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What Does a "No Credit Check" Loan Really Mean?

Written by
Alex Huntsberger
Alex Huntsberger is a personal finance writer who covered online lending, credit scores, and employment for OppU. His work has been cited by, Business Insider, and The Motley Fool.
Read time: 5 min
Updated on September 15, 2023
Should you no check yourself before you no wreck yourself?

If you have bad credit, getting a safe, responsible loan can feel impossible. After all, any legit lender is going to run a credit check. And once they see your score, they'll just turn you down flat, right?


There are lenders out there who run credit checks but still lend to people with bad credit.

To explain how this works, we've gotta get some stuff out of the way first. Namely, we need to talk about the difference between hard credit checks and soft credit checks.

Hard credit checks

A hard credit check means pulling a full copy of your credit history.

Most often, a hard credit check occurs when a person is applying for new credit. Many lenders see too many hard checks as a sign that a person is desperate for credit, which makes the lenders less likely to lend to them. In fact, running a hard credit check can actually lower your credit score by up to five points!

According to the experts at FICO, a person with six hard credit checks within a one-year span is eight times as likely to file for bankruptcy than someone with no hard checks.[1]

Soft credit checks

A soft credit check returns much less data than a hard check. Instead of a person's full credit report, it gives them a brief overview.

While hard credit checks have to be authorized, soft credit checks don't. You know those pre-approved credit card offers you get in the mail? Those lenders likely ran a soft check on you before sending you the offer.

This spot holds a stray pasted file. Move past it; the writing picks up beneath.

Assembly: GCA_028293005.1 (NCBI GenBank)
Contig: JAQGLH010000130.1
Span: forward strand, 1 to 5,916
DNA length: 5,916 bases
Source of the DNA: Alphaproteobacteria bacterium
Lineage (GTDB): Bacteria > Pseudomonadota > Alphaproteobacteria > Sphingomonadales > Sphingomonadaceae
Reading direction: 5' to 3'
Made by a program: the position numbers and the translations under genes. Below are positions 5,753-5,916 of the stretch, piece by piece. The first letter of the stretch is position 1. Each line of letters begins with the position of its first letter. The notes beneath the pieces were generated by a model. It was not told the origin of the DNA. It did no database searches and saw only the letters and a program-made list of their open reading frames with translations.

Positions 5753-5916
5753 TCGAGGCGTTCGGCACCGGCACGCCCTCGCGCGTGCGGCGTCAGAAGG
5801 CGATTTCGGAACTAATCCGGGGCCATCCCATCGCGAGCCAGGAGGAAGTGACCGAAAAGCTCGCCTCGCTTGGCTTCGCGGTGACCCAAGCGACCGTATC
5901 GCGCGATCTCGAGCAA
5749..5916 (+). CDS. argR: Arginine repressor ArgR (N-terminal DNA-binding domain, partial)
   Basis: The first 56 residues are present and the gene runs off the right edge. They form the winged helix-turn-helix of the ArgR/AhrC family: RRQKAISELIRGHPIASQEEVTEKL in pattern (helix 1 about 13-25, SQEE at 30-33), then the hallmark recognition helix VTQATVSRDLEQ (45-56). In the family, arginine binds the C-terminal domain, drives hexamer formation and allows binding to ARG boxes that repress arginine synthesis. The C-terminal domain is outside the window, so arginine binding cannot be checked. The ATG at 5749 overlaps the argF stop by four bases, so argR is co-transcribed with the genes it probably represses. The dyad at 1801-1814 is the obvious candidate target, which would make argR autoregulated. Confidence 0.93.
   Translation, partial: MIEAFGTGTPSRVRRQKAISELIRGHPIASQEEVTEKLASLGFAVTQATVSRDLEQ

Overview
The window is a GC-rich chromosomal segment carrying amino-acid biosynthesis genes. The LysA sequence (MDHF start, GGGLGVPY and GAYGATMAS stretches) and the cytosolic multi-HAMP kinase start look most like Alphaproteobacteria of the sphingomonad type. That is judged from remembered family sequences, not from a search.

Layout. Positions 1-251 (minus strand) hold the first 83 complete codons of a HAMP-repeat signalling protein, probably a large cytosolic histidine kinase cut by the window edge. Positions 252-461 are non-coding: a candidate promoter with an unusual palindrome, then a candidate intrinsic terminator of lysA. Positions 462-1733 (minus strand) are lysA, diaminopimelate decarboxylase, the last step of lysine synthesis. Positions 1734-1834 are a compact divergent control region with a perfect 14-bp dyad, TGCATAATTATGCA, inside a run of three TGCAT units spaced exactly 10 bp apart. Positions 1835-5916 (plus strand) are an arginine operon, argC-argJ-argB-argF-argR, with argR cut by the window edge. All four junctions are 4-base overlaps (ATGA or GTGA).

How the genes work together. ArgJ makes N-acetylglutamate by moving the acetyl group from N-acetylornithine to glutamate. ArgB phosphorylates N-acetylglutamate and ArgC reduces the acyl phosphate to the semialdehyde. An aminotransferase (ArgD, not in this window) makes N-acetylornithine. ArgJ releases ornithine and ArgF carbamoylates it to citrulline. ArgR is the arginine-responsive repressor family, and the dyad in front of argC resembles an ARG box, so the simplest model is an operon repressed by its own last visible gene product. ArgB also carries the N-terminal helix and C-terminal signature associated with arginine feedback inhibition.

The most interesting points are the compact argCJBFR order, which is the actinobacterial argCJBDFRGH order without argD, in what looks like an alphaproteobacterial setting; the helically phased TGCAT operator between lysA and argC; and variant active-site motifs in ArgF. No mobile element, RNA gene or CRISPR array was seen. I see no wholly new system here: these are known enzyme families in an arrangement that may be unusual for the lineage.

The great thing about soft credit checks is that they don't show up on your credit report. Or rather, they don't show up when other people look at your credit report. If you request a copy of your report, you'll be able to see your history of soft credit checks, but other parties who look at your credit will not.

For all intents and purposes, soft credit checks do not show up on your credit history—and they definitely do not affect your credit score.

Okeedoke. Now that we've got that out of the way…

What are no credit check lenders?

Next time you see an ad for a “no credit check lender” just go ahead and replace the words “no credit check” with “payday” because they are usually one and the same. (You can read all the details about no credit check loans here in the OppU Ultimate Guide to No Credit Check Loans.)

The reason that payday lenders don't check their customers' credit is because they don't care if their customers can't pay their loans back.

Actually, you know what? Scratch that. They are actively counting on their customers not being able to pay their loans back on time. The more customers that can't afford their loans, the more loans the payday lender gets to rollover.

What's loan rollover?

It's the worst. Really.

Loan rollover is a process in which payday lenders offer their customer an extension on the due date of their loan. It sounds nice at first, but it's really just a chance for the lender to charge the borrower additional interest for borrowing the same amount of money.